Though African Americans account for a small fraction of the county’s population — no more than 2% — they are the most frequently targeted group for hate crimes, Kennedy said. [Emphasis added.]
Gee, Rusty, do you think there might be some relation between those two facts?
After years of decline, Orange County faces a 14% increase in reported hate crimes, many of them targeting people based on race or religion, a new report says.
According to the report released by the Orange County Human Relations Commission, African Americans, who make up 2% of the county’s 3.2 million residents, were most frequently the victims of hate crimes, with 19 reported cases.
Members of the Jewish and lesbian, gay, bisexual and transgender communities also were targets in the increasing number of incidents, the report said. In all, 64 reported hate crimes occurred in 2011, the report said, as the county has grown more diverse.
“I would hope there would be a day when you wouldn’t see 64 documented hate crimes in our community,” said Rusty Kennedy, who heads the commission and who began recording the statistics 21 years ago. “But I fear they’re happening much more frequently than we’re aware.”
Orange County prosecutors are asking that a UC Irvine professor accused of setting fires at his son’s high school be held without bail after investigators discovered emails in which he allegedly outlined plans to kill officials and students.
Rainer Klaus Reinscheid, 48, of Irvine, was arrested July 24 on felony arson charges in connection with a series of fires set at University High School, the nearby Mason Park Preserve and the home of an assistant principal this month, according to the Orange County district attorney’s office.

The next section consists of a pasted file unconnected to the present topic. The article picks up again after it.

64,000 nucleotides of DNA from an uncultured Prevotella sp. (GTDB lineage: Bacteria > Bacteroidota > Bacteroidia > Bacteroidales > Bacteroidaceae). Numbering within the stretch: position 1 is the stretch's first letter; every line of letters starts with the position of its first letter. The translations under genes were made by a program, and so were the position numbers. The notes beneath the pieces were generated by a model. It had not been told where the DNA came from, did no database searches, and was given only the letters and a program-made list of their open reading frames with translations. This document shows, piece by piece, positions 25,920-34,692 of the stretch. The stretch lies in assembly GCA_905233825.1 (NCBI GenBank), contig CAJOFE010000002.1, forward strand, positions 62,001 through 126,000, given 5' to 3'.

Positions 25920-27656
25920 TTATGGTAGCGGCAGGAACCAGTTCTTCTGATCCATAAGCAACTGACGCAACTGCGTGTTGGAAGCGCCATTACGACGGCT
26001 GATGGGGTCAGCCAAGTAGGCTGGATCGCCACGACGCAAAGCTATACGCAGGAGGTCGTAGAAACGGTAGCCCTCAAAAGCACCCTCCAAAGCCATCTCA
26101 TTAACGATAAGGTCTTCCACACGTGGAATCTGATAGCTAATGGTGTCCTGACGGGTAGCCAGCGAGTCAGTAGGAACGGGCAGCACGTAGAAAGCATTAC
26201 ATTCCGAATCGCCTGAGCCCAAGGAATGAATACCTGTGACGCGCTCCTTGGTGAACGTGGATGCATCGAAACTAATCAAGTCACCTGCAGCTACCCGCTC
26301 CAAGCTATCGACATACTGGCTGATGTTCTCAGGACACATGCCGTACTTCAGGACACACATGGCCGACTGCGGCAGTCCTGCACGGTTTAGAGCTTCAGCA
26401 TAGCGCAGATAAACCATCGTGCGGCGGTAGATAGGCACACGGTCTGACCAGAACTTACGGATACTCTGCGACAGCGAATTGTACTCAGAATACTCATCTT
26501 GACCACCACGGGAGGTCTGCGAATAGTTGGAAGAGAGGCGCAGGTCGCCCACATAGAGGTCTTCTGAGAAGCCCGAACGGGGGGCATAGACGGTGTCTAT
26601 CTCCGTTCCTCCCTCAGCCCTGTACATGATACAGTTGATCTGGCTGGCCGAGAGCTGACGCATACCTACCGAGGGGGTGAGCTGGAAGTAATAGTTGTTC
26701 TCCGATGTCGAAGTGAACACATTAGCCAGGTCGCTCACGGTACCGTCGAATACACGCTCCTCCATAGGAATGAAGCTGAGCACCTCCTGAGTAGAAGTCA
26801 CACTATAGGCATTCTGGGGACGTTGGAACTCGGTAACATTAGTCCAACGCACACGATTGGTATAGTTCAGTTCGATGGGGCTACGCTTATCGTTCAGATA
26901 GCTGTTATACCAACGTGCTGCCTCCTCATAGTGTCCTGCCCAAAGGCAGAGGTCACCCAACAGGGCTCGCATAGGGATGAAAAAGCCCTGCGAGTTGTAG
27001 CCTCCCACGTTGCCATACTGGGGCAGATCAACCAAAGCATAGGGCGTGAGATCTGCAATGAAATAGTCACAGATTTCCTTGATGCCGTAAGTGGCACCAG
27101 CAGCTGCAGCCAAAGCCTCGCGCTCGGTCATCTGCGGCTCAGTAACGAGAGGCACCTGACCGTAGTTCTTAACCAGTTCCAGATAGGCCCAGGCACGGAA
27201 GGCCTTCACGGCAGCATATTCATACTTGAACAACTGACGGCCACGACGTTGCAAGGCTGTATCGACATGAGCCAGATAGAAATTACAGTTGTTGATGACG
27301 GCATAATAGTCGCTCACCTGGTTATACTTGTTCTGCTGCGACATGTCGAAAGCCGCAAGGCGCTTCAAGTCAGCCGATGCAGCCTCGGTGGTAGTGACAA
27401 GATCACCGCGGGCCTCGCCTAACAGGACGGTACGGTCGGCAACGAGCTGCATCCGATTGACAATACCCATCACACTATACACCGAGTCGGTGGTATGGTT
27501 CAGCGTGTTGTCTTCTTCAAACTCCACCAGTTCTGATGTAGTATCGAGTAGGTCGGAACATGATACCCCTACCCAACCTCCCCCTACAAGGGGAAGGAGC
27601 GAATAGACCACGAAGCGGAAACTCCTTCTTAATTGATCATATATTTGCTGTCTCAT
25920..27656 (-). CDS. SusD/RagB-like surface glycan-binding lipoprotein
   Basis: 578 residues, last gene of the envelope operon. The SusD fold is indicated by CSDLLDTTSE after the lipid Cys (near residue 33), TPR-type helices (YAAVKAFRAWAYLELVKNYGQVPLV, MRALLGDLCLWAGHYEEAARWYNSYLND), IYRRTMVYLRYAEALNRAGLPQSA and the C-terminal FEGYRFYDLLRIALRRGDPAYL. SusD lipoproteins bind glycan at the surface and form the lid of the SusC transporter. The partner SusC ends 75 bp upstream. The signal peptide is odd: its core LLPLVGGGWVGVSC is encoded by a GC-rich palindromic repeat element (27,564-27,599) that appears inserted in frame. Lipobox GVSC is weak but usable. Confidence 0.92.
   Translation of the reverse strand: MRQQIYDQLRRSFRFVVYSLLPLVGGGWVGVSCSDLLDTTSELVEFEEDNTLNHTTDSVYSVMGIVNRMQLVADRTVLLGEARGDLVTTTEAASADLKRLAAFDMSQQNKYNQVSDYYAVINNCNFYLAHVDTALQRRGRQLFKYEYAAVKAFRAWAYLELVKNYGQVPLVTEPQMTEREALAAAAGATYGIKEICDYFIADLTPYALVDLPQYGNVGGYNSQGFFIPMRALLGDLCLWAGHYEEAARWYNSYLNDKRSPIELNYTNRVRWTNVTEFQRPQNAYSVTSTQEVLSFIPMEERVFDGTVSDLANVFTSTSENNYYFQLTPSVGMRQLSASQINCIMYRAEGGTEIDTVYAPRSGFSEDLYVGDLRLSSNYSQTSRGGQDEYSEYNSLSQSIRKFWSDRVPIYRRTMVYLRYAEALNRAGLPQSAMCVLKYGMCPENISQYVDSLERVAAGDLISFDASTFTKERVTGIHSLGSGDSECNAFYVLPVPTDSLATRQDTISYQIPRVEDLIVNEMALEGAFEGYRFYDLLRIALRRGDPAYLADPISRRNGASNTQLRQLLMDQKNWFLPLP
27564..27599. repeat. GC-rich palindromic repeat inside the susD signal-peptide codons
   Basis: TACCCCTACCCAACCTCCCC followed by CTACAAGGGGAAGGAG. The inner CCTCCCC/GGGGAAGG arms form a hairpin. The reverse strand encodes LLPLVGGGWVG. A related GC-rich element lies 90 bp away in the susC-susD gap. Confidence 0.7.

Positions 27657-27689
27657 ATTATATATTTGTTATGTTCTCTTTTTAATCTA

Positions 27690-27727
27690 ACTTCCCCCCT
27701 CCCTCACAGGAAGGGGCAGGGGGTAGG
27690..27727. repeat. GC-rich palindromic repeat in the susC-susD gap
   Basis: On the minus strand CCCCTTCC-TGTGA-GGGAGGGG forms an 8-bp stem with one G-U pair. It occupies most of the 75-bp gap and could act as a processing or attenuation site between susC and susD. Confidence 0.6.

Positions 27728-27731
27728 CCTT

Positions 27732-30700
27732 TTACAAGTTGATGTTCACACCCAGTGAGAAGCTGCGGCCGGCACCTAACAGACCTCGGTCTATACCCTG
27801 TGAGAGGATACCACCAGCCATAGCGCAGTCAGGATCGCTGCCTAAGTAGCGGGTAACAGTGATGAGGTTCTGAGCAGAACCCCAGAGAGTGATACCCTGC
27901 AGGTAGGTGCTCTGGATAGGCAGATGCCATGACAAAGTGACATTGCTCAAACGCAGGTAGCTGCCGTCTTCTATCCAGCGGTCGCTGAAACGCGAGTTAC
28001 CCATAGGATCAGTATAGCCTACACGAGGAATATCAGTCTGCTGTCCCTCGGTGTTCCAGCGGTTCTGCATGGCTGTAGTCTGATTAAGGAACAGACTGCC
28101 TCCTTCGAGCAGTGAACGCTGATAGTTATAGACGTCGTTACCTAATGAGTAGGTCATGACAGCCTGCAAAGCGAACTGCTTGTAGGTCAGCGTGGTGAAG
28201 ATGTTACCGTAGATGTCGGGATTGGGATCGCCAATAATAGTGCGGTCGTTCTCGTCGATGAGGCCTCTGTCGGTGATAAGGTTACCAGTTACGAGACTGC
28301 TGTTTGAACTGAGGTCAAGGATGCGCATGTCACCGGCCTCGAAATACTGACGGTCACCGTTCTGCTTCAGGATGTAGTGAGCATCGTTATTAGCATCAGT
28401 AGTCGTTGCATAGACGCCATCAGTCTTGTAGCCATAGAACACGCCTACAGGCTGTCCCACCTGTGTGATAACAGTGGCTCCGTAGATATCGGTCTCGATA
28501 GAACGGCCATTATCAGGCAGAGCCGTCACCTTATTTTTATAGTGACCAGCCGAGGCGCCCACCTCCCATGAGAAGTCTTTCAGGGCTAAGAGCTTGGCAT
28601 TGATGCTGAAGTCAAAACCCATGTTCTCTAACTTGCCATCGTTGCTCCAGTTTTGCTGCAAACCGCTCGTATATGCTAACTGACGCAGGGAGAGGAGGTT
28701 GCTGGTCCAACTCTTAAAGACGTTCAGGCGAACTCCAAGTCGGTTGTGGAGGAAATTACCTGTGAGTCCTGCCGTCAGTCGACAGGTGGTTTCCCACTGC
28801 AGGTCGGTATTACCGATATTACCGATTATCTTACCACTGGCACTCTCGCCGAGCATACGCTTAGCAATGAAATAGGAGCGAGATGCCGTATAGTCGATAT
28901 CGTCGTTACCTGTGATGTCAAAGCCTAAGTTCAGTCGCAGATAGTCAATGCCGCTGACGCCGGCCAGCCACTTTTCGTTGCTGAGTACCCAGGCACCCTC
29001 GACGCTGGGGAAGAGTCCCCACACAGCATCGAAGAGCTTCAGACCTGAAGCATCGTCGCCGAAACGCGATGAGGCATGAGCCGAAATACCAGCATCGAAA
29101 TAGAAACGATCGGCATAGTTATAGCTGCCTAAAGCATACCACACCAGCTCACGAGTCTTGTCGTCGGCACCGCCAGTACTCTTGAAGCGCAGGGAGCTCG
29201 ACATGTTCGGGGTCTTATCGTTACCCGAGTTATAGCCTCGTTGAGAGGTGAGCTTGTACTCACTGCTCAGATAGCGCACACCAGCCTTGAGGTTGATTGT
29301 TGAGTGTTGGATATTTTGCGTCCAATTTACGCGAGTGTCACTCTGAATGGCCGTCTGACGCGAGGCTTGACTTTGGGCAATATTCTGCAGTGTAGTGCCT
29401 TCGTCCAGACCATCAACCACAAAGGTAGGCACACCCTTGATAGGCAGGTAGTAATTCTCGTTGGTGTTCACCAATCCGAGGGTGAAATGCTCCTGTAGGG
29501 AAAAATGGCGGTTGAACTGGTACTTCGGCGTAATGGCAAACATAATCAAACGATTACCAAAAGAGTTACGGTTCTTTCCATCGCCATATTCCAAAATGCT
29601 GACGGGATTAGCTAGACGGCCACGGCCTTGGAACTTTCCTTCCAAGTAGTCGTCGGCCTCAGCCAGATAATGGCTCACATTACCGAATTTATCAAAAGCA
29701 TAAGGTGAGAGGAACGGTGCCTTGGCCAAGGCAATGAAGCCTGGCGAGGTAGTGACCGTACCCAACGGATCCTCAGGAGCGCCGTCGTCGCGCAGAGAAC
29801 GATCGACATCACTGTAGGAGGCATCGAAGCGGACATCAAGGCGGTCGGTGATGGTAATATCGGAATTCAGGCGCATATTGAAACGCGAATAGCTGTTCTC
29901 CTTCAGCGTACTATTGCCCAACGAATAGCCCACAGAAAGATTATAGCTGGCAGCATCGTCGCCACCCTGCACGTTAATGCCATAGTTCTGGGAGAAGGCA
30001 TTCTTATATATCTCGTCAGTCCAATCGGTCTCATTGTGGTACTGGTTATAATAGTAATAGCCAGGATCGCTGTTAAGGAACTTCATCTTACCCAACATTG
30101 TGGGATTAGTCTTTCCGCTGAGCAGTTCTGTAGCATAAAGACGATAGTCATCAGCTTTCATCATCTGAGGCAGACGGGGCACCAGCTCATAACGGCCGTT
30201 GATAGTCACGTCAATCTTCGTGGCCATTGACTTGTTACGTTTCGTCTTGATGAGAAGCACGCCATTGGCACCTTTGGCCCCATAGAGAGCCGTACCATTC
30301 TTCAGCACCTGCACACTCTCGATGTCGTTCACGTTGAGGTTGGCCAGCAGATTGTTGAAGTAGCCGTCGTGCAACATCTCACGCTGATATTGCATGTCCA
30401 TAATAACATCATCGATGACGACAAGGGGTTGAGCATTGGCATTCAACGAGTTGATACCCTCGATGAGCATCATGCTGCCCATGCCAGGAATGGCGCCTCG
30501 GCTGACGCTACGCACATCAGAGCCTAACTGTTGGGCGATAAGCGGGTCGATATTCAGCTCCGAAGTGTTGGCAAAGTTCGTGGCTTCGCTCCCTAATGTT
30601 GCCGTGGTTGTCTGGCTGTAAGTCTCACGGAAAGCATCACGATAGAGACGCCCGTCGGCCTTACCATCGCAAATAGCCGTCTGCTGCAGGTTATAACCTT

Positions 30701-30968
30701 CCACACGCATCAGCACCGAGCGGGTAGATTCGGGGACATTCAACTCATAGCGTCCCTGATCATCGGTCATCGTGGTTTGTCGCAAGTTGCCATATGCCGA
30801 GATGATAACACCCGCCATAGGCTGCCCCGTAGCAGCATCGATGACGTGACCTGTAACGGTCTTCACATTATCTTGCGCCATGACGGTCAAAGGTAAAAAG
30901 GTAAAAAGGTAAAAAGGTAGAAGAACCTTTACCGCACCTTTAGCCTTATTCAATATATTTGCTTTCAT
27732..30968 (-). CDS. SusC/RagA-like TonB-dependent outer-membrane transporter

After his arrest, investigators discovered emails on Reinscheid’s cellphone addressed to himself and his wife from April. He described detailed plans to “burn down University High School, commit sexual assaults, purchase firearms and murder school officials and students, and then kill himself,” the district attorney’s office said.
Reinscheid, who posted bail the day of his first arrest, was taken into custody again July 27.
Farrah Emami, a spokeswoman for the district attorney’s office, said prosecutors are unable to pursue criminal charges regarding the threats because the emails were private, but that they would be used during Reinscheid’s bail hearing.
“We believe he’s dangerous, and we believe he’s a risk to public safety,” she said.
Officials say Reinscheid’s 14-year-old son attended University High School and was disciplined at the school in March. Sometime after that, prosecutors said, the teen committed suicide in the Mason Park Preserve.
The Roman Catholic Diocese of Orange County, California is buying Robert Schuller’s celebrated Protestant Crystal Cathedral megachurch for $57.5 million, the LA Times reports. The spacious, light-filled house of worship is a “a monument of 20th century modernist architecture,” the Times writes.